Marketing trends come and go, but the actions that foster brand loyalty stay the same. Here's how one brand has cultivated customer devotion for 155 years.
There isn't a company out there that doesn't have some sense of "customer-centricity," but few brands have analyzed what it really means to put customers at the center of all decisions.
Marketers know that they need information -- and lots of it -- in order to tailor advertising efforts to customers. The problem is that there is so much data out there that it becomes a challenge to discern what should inform their strategy.
This is precisely the challenge that Macy's faced as it shifted focus from products to customers. For the past 30 years, Macy's has used point of sales systems to deliver key insights into the types of products it sells, quantity of sales, and margins. "[The problem is that] we've become so product centric -- because of the data that was being supplied by our point of sales systems -- that we somehow lost sight of the customer," said Julie Bernard, group VP of marketing and advertising for Macy's Inc., during her keynote address at the iMedia Brand Summit in Amelia Island, Fla.
"For us at Macy's -- what we've been trying to do for the last four or five years -- is to elevate beyond the rhetoric, beyond the tagline, and say, 'What are we really doing here? What does it mean to put the customer at the center of all decisions?'" Bernard said.
In order to do this, Bernard and her team decided to embark on the following "customer-centric journey."
First, in order to streamline all marketing processes, Bernard insisted upon unifying "customer language" across the company to distinguish the differences between practical spenders, loyal shoppers, and other terms used to identify consumers.
Then, it was time to break down the data.
The Macy's database includes 33 million active households and more than 500 million transactions per year. Of those 500 million transactions, seven out of 10 can be matched to a unique user. Given the overwhelming amount customer data, Bernard decided that it was best to focus on where the information was coming from -- loyal brand followers.
Bernard began to think of the consumer pool as a pyramid. At the base, the largest amount of effort is put into retaining and growing loyal customers. These customers are easy to cater to because Macy's has retained their purchase habits. These are not the folks who spend the most money at Macy's, but rather the loyal customers who come back time and time again. In fact, Bernard said that her real "aha!" moment came when she discovered that dollars spent have absolutely no correlation to retention.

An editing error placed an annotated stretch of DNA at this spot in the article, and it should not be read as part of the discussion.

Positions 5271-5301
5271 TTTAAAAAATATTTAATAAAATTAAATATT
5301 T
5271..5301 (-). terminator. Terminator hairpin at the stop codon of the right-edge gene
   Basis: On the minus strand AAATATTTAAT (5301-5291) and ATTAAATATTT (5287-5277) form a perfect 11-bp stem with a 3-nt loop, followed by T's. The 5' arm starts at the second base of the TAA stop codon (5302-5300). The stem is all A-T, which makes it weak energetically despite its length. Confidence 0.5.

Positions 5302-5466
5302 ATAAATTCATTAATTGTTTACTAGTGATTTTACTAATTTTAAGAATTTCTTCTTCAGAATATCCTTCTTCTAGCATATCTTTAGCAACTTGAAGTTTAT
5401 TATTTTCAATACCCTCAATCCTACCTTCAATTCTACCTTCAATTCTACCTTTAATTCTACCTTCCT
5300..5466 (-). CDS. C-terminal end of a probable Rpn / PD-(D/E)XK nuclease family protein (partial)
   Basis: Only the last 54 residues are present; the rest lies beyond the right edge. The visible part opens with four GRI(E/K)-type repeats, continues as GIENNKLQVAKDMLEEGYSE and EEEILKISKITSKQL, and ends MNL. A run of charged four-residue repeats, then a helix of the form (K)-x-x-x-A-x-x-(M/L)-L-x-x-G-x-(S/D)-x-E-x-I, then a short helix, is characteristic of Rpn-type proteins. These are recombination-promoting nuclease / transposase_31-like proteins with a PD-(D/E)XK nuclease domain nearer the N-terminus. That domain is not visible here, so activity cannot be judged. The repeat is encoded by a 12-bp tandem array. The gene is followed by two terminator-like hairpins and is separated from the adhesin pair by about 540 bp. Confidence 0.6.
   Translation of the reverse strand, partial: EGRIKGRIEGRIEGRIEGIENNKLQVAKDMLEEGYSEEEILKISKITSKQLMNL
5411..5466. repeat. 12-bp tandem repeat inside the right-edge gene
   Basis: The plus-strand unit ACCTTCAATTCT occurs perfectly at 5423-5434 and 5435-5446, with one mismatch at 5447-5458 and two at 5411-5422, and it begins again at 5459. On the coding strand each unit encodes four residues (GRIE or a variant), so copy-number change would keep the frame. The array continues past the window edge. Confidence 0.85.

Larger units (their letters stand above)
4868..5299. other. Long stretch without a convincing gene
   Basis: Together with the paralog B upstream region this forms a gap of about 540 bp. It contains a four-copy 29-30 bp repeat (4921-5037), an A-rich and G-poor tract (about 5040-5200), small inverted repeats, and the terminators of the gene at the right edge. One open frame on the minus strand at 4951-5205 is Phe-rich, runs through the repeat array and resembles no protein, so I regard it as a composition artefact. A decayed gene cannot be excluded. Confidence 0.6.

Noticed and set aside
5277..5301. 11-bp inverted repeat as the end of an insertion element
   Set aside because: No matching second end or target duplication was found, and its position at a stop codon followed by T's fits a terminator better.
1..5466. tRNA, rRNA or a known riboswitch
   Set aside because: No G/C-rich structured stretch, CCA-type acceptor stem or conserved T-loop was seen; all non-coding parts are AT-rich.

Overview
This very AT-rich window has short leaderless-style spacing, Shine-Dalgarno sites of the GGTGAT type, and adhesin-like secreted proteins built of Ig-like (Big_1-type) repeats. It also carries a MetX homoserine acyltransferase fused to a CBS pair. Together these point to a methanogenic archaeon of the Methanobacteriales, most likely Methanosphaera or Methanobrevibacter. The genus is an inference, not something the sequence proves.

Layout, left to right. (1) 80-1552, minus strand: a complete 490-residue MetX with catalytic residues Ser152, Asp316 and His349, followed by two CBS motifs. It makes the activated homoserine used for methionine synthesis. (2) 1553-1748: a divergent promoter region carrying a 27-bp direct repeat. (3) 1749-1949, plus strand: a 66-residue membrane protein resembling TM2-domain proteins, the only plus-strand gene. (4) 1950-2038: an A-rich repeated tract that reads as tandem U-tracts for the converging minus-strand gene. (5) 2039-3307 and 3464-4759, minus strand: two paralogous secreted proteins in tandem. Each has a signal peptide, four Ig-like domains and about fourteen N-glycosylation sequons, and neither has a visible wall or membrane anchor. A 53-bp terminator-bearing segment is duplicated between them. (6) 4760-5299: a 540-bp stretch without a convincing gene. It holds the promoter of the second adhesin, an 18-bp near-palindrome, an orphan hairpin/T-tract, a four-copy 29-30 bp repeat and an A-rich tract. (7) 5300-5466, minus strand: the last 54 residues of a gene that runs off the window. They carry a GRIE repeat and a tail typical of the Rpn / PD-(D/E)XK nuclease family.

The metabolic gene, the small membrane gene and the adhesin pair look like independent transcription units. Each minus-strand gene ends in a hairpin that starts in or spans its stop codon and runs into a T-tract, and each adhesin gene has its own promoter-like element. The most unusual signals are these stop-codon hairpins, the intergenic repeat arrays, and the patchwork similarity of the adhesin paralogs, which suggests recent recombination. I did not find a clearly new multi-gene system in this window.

Bernard went on to explain that loyalty stems from emotional and rational connections. Given this information, Macy's has set out to deliver a "thank you" back to the customer. This might come in the form of a free manicure, coffee, or lunch with no strings attached. Or it might be a coupon that extends an offer on products that the loyal customer loves.
"We come up with a pool of offers, and all these offers are scored," Bernard said.
On the second, smaller tier of the pyramid, Bernard placed the "non-loyals," or occasional shoppers. These shoppers inevitably see how loyal customers are treated and convert to "loyals" when they see the perks of brand loyalty.
These customers, just like the "loyals," benefit from personalization. "Personalization is not 'Dear Julie,'" Bernard said. In other words, offer up custom recommendations based on data analysis and deliver it at every decision moment.
The third and final tier of the pyramid represents the effort to convert non-purchasers. This is where Macy's exerts the least marketing effort.
Stick with it. Marketers must have the perseverance to make changes stick.
Resource expertise and learning curves. Hire more thinkers who actually analyze the data and draw conclusions from it.
Work flow and processes. Streamline processes so there are no hiccups.
Costs. Break down all real and perceived costs.
Speed to positive sales results. You're here to run a business. Get far enough in your data analysis to get insight, and go for it. According to Bernard, "80 percent is good enough. Don't wait for 100 percent [certainty]."
And above all, remember to keep the balance between art and science.
Jennifer Marlo is associate editor of iMedia Connection.
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